- Have a start, middle or ending k sound
    - Explosive consonants – p, b funnier than non-explosive

    And yes, the f-bomb is always funny, if not appropriate. But it’s generally a cheap, unearned chuckle. Use sparingly. :)

  9. Whatever is funny is subversive, every joke is ultimately a custard pie… a dirty joke is a sort of mental rebellion.

  10. I used to be funny until I took one too many ‘How to be Funny’ courses. Now I’m just another blogger who wears his pajamas all day while his mother-in-law watches Oprah. Dr. Phil, throw me a lifeline.

    But Brandon is spot on. Fling it out there and work on the act. Don’t be afraid to say something stupid (like I just did).

  11. I haven’t tried funny tweets yet. But after reading your post it seems like I can be more popular among my followers by being funny. Thanks for the advice. I’ll give it a try.

  12. Be Brief – Enough said.
    Witty enough :) When we try to be funny the audience become receptive and hence its important to be brief.
    Again timing the joke well will make for the rest 80% though

  13. Very funny! Great advice here. I’m definitely going to try to be funnier. It’s just that all my jokes seem to go over like a pregnant pole vaulter.

  14. If I was 20% as funny as I thought I was, I might get a laugh or two.

    “Know Your Audience” great point… funniness, is subjective.

  15. Your post was what all communications should be: informative and entertaining. (And I loved the Carlos Mencia line!) I think humor is only going to get more important as the world gets more competitive and stressful. One unsolicited (and unhumorous) piece of advice: do at least two drafts of any attempt at humor, as the second pass almost always results in a word-tweak here or there that makes all the difference in the overall impact.

  16. It’s just that all my jokes seem to go over like a pregnant pole vaulter.

    That made me LOL. :)

  17. Corollary to #6 is just use the word “underpants” as often as possible.

    Everything is better with underpants.

  18. Brevity is the soul of wit. Telling jokes kills witty conversation.

  19. Underpants – there’s that explosive ‘p’ again … and by all means, feel free to do your own jokes from here. I’m giving y’all the set-up on a silver platter. :)

  20. Underpants: They’re a Good Thing.

  21. When you say “always tweak,” are you referring to nipples? Is that best practice from on high?

  22. Like many other screenwriters, I was once handed a script back by an executive and told to “make it 10% funnier.” The challenge, of course, is that humor is so subjective. So, along with your great list, I’d quickly add the counter-point – accept that some people aren’t gonna laugh at your “funniest” material and don’t let that upset you.

    And use “chicken” and “chicken underpants” a lot, too.

  23. I’m not sure about how to measure percentages of funniness, but everything I’ve read here seems about right.

    It seems I’m most retweeted when I’m just randomly ranting and being myself that people think I’m funny. Frankly I just think I have a skewed outlook on life.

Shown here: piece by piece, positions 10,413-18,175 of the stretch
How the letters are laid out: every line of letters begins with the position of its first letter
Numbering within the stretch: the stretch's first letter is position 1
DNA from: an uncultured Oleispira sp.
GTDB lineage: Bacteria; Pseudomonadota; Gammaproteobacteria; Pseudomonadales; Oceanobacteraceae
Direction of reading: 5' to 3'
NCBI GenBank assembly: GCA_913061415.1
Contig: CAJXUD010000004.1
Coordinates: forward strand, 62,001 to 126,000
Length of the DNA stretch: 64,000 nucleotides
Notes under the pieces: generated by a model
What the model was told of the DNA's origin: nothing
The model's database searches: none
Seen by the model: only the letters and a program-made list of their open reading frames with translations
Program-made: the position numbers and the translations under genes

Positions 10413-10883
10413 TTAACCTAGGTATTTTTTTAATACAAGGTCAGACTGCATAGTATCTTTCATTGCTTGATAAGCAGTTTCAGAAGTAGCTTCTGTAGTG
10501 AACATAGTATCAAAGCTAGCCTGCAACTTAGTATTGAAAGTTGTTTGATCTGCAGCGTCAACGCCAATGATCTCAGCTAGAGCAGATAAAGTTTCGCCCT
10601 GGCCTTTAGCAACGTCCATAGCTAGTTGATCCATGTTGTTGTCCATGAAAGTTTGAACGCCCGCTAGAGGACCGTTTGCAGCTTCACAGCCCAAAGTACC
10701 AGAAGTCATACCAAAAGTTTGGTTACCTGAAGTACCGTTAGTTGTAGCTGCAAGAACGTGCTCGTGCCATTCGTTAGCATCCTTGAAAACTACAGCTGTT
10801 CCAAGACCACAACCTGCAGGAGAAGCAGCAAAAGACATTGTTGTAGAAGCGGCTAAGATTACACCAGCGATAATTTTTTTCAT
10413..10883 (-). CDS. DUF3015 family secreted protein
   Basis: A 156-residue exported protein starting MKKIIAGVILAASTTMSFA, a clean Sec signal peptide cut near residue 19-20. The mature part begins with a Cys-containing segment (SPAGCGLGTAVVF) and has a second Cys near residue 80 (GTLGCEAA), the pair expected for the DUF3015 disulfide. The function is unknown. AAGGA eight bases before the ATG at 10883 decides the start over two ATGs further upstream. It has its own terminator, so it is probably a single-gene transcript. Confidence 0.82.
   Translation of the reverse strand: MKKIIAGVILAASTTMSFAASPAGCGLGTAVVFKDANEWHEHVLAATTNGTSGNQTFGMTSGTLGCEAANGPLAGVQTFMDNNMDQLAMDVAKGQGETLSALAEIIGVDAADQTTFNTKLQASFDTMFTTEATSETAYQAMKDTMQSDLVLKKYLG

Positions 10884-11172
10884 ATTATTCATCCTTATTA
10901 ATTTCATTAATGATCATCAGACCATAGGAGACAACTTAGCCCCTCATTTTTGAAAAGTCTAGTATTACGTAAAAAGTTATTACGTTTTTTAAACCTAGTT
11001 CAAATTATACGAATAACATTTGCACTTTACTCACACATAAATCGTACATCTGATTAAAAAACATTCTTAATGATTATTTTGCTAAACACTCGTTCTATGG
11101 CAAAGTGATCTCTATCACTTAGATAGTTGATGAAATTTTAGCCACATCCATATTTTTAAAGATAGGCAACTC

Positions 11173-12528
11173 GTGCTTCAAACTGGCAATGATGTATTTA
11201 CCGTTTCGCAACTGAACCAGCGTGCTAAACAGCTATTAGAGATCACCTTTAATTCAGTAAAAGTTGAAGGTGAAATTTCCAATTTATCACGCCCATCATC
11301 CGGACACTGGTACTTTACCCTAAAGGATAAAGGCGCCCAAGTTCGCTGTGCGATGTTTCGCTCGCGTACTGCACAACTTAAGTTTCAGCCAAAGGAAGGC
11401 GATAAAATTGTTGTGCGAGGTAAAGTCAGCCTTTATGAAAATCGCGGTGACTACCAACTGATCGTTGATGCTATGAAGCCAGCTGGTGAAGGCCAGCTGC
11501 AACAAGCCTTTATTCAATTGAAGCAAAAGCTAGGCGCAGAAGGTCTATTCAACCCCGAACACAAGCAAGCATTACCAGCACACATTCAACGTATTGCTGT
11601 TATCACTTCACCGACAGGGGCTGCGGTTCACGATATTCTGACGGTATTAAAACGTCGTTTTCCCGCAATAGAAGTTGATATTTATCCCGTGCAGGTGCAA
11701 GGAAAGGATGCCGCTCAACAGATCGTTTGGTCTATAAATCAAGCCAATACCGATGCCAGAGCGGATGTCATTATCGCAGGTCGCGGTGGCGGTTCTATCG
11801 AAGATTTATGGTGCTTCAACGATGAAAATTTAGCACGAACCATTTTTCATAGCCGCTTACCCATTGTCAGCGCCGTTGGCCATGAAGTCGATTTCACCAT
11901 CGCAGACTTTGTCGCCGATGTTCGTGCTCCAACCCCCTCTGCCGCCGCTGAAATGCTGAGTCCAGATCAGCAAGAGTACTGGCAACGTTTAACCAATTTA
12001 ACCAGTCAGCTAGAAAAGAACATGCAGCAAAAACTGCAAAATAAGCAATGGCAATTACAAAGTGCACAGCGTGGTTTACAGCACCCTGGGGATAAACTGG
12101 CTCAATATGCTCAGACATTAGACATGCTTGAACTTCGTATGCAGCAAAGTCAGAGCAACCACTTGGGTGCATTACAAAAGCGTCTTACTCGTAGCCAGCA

24. If a joke comes to mind when I’m writing or with friends, I never tell it as a joke – I tell it like it really happened, by weaving it into the text or conversation.

  25. @Gordon, that’s perfect.

  26. Good article. I dug it, even though I don’t know who Kathy Griffin is. Is some humour confiscated at the border? Clever summary at the end for the scanners. Onya, Brandon! Best regards, P. :)

  27. @Sonia, I find the Aussie word “undies” even better still (in fact, I used it in a post just yesterday). Although, you then do lose the explosive ‘p’, unless you go drink a lot of water. ;)

    I find I’m naturally 20% funnier in my writing than I am in person. Good thing seeing I’m a blogger.

  28. I can’t remember a joke worth beans, but I have people telling me all the time that my stories are funny …

    For example, when my youngest son (23) was about the age of the kid at the top of the blog, and we were food shopping, and he asked me what Beano(TM) was use for.

    … and if you’d like to hear the rest of the story, you can email me directly catwagman(at)yahoo.com.

  29. Oh, and everything is funnier when you add “monkey”, too.

  30. I like this idea a lot – I’m a huge fan of tongue-in-cheek humor particularly. The only thing is I sometimes find it tricky to know best how to be funny within my genre … I’m blogging about weight loss and nutrition, often a sensitive subject. It’s a fine line between being funny and being just a little too cheeky. Would be great to see a list post with some examples of different ways to be funny :-)

  31. @Stacy, good point!

    Monkey underpants.

    Or for Sami: Monkey undies.

  32. Adding midgets is always a recipe for funny, too, although I hear they want the FCC to ban the term. . . which makes it a little more un-PC . . . and therefore funnier.

    Midgets and monkeys in underpants and undies. BWAHAHAHA!

    (Apologies to any little people and/or literate monkeys reading this.)

  33. haha, Funny.

  34. When Naomi & I were recording Marketing for Nice People, I had this sort of Tourette’s impulse to use Britney Spears’ Underpants as an example for online business. Which I did, maybe 100 times. It was getting a little alarming.